Carbon capture and storage (i.e. “CCS”) is a well-known climate technology that captures CO2 from flue gases and stores it permanently in the subsoil. Politically, it has been decided that CCS will play an important part in meeting Denmark's climate targets. In Denmark, CCS will find its application in selected places in the industrial and energy sectors where it is currently either too expensive or impossible to reduce emissions by other means.
Why use CCS in Denmark?
In Denmark, several parallel efforts are underway to limit the amount of CO2 in the atmosphere and ensure compliance with the Danish Climate Act. Efforts focus mainly on energy efficiency and transitioning from fossil fuels to renewable energy. Even if the ambitious Danish targets in these areas are met, some point sources with high CO2 emissions in the industrial and energy sectors will not be able to reduce their emissions to a sufficient degree by means of renewable energy and energy efficiency improvements. It is in these cases that CCS is intended to play a role.
Furthermore, by capturing and storing biogenic CO2 (i.e. CO2 derived from biomass), CCS technology can remove some of the CO2 that has already been released into the atmosphere over the previous decades. This leads to “negative emissions”. Achieving negative emissions will be necessary if we are to reach the Paris Agreement targets of stabilizing global temperatures while achieving the Government's target of 110% CO2 reductions by 2050.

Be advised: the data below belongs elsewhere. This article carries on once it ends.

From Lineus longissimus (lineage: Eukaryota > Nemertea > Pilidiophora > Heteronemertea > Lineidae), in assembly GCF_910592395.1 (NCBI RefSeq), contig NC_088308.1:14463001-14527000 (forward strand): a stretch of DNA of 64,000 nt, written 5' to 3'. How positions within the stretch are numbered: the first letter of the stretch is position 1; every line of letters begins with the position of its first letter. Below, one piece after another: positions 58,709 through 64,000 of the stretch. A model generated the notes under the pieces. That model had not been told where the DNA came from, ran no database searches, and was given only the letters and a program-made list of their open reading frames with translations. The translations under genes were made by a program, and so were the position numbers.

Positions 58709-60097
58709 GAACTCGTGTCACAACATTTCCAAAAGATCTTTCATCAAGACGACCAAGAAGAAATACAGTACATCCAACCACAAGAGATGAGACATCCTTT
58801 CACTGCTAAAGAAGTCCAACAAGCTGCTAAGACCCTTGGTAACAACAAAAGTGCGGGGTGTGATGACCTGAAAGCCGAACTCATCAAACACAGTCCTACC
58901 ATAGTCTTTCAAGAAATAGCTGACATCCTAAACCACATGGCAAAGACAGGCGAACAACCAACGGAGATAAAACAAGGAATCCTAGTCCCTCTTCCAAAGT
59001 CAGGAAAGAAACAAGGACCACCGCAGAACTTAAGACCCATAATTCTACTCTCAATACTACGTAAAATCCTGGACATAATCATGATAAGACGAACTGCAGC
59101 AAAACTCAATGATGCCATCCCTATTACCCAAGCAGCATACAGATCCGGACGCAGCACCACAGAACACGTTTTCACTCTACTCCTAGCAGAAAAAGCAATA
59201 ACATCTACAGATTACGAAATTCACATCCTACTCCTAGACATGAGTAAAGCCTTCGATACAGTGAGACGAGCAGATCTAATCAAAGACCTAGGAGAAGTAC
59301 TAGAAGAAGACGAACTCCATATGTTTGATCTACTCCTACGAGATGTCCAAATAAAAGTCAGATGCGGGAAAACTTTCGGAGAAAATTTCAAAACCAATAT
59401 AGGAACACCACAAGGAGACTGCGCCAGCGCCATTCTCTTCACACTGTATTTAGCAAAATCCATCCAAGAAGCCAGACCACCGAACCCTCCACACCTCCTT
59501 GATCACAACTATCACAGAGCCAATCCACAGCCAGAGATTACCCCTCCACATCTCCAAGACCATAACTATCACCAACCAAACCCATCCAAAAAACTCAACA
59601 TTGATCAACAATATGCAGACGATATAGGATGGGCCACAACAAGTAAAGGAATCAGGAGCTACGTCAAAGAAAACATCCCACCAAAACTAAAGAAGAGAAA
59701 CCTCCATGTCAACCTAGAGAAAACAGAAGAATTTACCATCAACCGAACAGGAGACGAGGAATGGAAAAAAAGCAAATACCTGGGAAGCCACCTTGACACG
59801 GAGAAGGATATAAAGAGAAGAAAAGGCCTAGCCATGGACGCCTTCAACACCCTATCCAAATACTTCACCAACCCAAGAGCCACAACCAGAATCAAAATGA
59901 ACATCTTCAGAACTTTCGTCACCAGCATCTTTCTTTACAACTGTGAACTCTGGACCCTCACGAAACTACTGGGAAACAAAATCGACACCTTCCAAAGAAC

CCS – an important element in meeting Danish climate targets
CCS is important for reducing emissions in the industry and energy sectors and concomitantly for meeting Danish climate targets. It is also important to stress that Denmark’s high ambitions concerning the use of CCS technology do not mean reduced ambitions in relation to the green transition. CCS technology will only be applied to CO2-sources where it makes sense - both for the climate and economically.
Carbon capture and storage (CCS) is a climate technology with great potential to manage the increasing concentration of greenhouse gases in the atmosphere. CCS works by capturing CO2 from flue gases and storing it in the subsoil. In Denmark, CCS will be used to reduce atmospheric CO2 emissions and to remove some of the CO2 already emitted to the atmosphere.
The method for capturing and separating CO2 from flue gas is based on several well-known technologies. However, there is also a need to improve existing technologies in order to reduce energy requirements.